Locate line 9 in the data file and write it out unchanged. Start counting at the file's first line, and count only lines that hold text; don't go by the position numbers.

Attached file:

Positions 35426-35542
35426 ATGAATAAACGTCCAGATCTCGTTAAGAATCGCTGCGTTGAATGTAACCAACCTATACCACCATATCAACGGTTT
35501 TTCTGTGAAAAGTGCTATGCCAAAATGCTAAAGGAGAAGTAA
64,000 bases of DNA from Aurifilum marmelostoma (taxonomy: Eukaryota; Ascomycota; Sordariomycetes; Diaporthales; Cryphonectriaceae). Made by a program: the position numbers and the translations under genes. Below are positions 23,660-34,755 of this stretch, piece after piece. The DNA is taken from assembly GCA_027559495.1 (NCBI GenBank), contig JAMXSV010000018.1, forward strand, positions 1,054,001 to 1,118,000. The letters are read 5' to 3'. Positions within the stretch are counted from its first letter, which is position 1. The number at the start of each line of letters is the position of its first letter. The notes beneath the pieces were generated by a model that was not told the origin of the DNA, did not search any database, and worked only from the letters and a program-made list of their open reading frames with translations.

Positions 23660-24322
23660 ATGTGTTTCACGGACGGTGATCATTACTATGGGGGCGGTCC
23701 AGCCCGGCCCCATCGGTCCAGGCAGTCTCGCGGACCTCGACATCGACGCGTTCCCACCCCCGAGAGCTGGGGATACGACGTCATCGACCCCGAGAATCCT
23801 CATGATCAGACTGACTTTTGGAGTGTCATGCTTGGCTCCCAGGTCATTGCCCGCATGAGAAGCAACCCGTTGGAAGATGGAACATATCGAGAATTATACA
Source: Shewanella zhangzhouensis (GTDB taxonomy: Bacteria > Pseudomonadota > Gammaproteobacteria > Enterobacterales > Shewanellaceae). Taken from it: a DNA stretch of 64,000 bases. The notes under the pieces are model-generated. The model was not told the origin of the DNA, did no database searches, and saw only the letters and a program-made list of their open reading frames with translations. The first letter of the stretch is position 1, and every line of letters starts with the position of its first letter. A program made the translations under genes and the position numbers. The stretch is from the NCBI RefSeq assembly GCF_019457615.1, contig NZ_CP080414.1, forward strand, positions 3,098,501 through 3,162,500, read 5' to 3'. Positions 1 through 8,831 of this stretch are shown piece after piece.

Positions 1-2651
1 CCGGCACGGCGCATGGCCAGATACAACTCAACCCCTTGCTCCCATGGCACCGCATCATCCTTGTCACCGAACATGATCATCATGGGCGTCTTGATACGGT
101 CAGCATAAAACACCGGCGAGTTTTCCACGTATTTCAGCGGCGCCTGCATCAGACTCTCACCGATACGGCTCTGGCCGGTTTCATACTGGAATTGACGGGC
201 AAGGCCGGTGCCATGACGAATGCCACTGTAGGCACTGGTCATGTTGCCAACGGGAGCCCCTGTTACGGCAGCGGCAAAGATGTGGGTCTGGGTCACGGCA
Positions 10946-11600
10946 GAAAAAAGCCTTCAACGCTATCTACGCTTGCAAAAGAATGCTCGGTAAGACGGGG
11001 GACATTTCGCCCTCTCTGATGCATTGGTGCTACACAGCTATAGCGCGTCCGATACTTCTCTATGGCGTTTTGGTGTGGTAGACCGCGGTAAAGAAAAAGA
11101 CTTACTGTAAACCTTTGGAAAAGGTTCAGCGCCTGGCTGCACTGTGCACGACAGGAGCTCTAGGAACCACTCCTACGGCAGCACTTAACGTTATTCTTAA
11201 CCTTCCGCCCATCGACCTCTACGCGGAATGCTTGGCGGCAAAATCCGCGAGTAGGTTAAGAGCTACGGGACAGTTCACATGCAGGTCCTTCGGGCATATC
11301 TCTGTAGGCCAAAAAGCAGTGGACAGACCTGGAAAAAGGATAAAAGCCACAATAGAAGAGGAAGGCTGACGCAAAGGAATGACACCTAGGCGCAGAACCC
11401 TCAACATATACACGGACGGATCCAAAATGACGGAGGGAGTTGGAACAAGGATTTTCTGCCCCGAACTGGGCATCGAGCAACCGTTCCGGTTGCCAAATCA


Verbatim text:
Source: Shewanella zhangzhouensis (GTDB taxonomy: Bacteria > Pseudomonadota > Gammaproteobacteria > Enterobacterales > Shewanellaceae). Taken from it: a DNA stretch of 64,000 bases. The notes under the pieces are model-generated. The model was not told the origin of the DNA, did no database searches, and saw only the letters and a program-made list of their open reading frames with translations. The first letter of the stretch is position 1, and every line of letters starts with the position of its first letter. A program made the translations under genes and the position numbers. The stretch is from the NCBI RefSeq assembly GCF_019457615.1, contig NZ_CP080414.1, forward strand, positions 3,098,501 through 3,162,500, read 5' to 3'. Positions 1 through 8,831 of this stretch are shown piece after piece.